VTA holds Annual Women’s Lunch

Melissa Horne

The Victorian Transport Association (VTA) says it hosted a record-breaking crowd at its Annual Women’s Lunch on Monday May 2 at The Ivory in the Melbourne suburb of Elsternwick.

The Association says this is the first time it has held the event following three cancellations due to last year’s COVID restrictions.

It notes attendance has grown steadily since it started hosting the event seven years ago with more than 200 people attending the annual lunch on Monday.

“It is wonderful to see the transport industry moving away from the stereotype of a gender-dominated workplace,” the VTA’s CEO Peter Anderson says.

“For too long our industry has not understood that greater value is brought to the workplace when there is greater diversity of people,” he adds.

“Transport is, and will be, labour intensive for quite some time yet. People are the hardest resource to manage.

“It is people that makes our industry work and how those people work is what makes our businesses successful.

“Having an environment where all people are working to their own individual potential is an exciting atmosphere that we experience every day in transport.”

The VTA says several inspiring speakers addressed the audience on empowerment and strategies and tactics to experience success and fulfilment in life and at work.

It adds among the attendees were operators who also provided guidance on how to support women in transport as well as attract and retain them in the industry.

The Association says Victorian Minister for Ports and Freight Melissa Horne outlined steps the Victorian government is taking to attract more women to the transport industry with a focus on the Freight Industry Training for Jobseekers Project, which will see the VTA train candidates to secure long-term job opportunities.

It says this will help ensure supplies are delivered to wherever they are needed. It notes the program has a specific focus on women who currently make up only 16 per cent of employees in the sector.

“Yes, COVID-19 was the most immediate cause,” Melissa says regarding how the recent labour shortages in the freight industry occurred.

“But the pandemic was simply the tipping point for many industries that, for generations, have traditionally recruited from only half the Victorian workforce,” she adds.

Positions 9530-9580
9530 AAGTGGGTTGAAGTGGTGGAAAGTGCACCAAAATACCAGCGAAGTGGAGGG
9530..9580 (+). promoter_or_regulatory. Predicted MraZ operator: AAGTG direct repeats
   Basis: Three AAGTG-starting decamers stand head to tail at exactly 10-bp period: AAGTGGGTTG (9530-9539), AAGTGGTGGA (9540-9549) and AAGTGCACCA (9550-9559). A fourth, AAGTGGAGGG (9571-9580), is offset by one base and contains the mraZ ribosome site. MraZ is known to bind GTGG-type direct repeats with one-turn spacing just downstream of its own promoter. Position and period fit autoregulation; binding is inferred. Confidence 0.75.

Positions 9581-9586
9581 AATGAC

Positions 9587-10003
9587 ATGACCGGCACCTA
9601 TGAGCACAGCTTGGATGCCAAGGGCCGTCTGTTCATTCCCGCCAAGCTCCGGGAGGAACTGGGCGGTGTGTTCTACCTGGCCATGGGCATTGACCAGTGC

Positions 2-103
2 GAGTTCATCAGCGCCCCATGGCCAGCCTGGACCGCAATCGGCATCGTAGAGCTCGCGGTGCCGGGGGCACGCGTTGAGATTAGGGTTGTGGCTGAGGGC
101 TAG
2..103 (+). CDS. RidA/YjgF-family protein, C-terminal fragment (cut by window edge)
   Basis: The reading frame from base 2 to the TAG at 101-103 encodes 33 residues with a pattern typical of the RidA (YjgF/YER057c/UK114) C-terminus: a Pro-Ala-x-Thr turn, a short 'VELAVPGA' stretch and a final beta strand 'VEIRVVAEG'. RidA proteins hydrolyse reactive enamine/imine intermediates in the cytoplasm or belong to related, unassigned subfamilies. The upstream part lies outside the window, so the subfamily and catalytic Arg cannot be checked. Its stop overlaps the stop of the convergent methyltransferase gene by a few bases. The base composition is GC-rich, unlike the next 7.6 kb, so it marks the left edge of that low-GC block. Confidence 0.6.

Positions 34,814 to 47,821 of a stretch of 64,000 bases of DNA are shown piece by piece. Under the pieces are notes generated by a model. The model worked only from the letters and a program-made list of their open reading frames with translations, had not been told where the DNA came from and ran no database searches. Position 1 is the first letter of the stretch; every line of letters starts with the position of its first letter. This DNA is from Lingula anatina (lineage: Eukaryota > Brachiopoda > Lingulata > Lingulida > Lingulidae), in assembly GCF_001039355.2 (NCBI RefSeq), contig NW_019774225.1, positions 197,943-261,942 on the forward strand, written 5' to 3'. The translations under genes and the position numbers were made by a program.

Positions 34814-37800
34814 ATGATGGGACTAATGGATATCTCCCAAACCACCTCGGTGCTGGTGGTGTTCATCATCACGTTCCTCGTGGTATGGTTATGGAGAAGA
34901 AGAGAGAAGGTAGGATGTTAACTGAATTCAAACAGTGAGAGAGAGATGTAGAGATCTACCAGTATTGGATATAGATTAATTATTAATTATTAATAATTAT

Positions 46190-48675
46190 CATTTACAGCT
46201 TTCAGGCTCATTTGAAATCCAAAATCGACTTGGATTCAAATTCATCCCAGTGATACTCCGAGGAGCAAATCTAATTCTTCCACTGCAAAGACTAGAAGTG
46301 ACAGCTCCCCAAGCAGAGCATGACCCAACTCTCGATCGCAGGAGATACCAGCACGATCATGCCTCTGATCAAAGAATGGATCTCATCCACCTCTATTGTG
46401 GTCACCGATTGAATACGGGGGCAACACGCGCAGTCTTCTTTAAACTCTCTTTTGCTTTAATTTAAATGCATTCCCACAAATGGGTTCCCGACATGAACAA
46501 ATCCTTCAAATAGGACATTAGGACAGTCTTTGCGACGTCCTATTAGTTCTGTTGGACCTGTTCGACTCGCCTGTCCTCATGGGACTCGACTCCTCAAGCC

“For a very long time this approach has hamstrung industries that form the cornerstone of our economy – infrastructure development, construction, freight, logistics and transport.

“These industries have deprived themselves of the talents of 50 per cent of the working population. The Victorian government is committed to changing this for good.”

Holly Bailey, Play Like a Girl Australia founder and former VFLW player also addressed attendees.

The VTA says she provided an inspiring presentation about her experiences growing up as an athlete in a male-dominated environment, and she also spoke about the importance of embracing traditionally feminine qualities like connection, vulnerability, and openness.

Pete says an example of this inclusive perspective is the VTA Driver Delivery Program where more than 200 people have been trained and placed into the industry as drivers, with more than 15 per cent of those placements being women, where there has been an industry average of only seven per cent.

“A small improvement that could be regarded as too slow but one that we are trying to build upon, and it must be noted that of the placements to date over the past three years we have not had a single report of accident by the drivers, female or male,” Peter says.

The Association adds that he praised the industry for providing career pathways, rewarding effort, and embracing change.

“Understanding what is important to the people that are engaged, to ensure that all individuals reach their potential in the workplace is a cornerstone of good management and effective culture,” Peter says.

“The future of our industry is about people, diversity, and culture,” he adds. “We sometimes move too slowly but we will always keep moving.”

For more information on the Victorian Transport Association, click here.



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